'After that, I went back to further education and studied to get my Certificate in Education. Next, I returned to the NHS to start NVQs in care. In all, 281 healthcare assistants qualified through the course I established. Then, there was some travel and international work. I went to the Philippines to recruit nurses, did an exchange visit to the USA and did a study tour.
'Back in the UK, I became the lead for learning and development at Brighton and Sussex University Hospital. Following that, I joined the Health Informatics Service training staff. Now, I am head of workforce and OD for NHS Wales and Informatics Service. I am also Co-Director and Honorary Professor at the Wales Institute of Digital Information.’
What's important to you outside of work?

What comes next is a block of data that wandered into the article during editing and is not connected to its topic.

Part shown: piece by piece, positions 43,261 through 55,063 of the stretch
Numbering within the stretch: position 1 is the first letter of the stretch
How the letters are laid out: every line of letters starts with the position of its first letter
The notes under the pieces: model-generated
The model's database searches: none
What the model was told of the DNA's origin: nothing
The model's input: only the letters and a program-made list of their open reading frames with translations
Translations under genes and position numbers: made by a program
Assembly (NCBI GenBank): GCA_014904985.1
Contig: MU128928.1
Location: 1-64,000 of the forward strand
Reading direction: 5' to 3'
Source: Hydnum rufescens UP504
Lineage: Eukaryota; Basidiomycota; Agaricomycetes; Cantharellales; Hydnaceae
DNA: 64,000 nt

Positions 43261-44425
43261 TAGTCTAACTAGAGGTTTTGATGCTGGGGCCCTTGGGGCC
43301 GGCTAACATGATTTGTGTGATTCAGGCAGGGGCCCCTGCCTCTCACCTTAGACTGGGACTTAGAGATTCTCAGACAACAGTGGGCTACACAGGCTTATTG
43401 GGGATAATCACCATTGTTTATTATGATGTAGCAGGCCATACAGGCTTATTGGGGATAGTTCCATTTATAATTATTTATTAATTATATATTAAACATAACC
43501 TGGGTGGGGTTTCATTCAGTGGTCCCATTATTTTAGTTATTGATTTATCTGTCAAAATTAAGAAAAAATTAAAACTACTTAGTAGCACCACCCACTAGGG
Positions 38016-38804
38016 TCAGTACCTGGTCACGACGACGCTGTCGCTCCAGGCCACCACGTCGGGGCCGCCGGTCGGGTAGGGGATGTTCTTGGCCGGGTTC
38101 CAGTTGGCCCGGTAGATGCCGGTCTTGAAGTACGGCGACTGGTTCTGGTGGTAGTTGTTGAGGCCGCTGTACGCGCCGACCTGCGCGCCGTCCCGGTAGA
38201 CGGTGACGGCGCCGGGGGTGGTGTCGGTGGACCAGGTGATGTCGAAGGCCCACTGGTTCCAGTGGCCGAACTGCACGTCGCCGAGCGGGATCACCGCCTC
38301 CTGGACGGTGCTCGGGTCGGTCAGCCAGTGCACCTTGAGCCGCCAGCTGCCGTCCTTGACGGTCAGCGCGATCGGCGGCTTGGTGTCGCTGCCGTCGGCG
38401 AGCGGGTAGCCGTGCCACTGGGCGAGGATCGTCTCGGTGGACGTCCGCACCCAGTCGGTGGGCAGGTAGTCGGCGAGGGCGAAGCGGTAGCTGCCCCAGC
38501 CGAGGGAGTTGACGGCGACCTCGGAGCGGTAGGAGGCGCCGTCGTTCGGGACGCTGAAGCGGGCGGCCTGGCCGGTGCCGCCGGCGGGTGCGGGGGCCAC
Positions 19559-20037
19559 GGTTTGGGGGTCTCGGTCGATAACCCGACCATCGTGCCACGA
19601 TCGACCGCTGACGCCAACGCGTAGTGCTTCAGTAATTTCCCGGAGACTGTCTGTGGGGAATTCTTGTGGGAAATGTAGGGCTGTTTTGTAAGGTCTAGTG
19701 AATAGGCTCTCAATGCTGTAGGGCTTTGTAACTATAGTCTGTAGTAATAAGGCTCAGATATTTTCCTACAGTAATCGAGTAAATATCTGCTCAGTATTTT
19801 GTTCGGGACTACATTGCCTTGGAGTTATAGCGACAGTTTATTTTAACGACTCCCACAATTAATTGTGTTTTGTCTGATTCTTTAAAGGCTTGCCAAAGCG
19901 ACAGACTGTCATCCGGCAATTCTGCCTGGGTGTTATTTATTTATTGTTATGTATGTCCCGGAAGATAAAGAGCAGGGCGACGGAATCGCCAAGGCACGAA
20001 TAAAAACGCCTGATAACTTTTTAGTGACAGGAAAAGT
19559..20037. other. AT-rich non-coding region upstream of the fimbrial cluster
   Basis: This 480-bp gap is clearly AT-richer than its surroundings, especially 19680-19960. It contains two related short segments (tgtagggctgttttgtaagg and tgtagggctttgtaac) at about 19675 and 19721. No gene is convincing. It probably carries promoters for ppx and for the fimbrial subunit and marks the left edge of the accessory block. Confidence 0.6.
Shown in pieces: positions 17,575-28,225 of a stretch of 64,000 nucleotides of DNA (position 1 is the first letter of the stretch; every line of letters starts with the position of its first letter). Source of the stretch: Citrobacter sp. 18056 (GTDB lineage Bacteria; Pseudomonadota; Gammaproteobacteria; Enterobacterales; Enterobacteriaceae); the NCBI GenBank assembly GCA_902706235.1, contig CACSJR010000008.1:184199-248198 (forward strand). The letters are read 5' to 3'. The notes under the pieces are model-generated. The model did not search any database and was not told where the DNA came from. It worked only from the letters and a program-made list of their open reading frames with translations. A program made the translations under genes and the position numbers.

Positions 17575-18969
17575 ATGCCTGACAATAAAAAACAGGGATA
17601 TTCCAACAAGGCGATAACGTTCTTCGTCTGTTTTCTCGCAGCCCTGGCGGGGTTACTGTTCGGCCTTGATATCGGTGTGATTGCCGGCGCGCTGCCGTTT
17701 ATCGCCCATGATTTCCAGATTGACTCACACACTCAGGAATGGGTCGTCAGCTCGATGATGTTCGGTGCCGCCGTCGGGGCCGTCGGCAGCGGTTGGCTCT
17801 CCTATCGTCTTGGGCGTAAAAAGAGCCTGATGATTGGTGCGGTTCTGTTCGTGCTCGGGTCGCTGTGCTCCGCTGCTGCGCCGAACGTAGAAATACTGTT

‘My passion is my grandchildren. They’re at an age now where they’re really good company - I have two aged eleven and two aged seven - so it’s never a hardship looking after them.
'As a parent, you want to give your kids everything, but you have a mortgage to pay and have to focus on putting dinner on the table and shoes on their feet. So, it’s nice to have the opportunity to do all the lovely things I wanted to do with my own kids with my grandchildren and make those special memories. I also like my own company and going for long walks along the canals near where I live.’
What would you say to a new volunteer who asks you how to be successful?
‘Believe in what you want to volunteer in and do whatever interests you. It’s important to have the passion for what you’re doing - you don’t have to be the biggest and the best, but drive forward the agenda you’re working on. My passion is with vocational opportunities, so I’ve advocated for further education with BCS. Whatever your specific interests are, there will be a role for you within BCS.’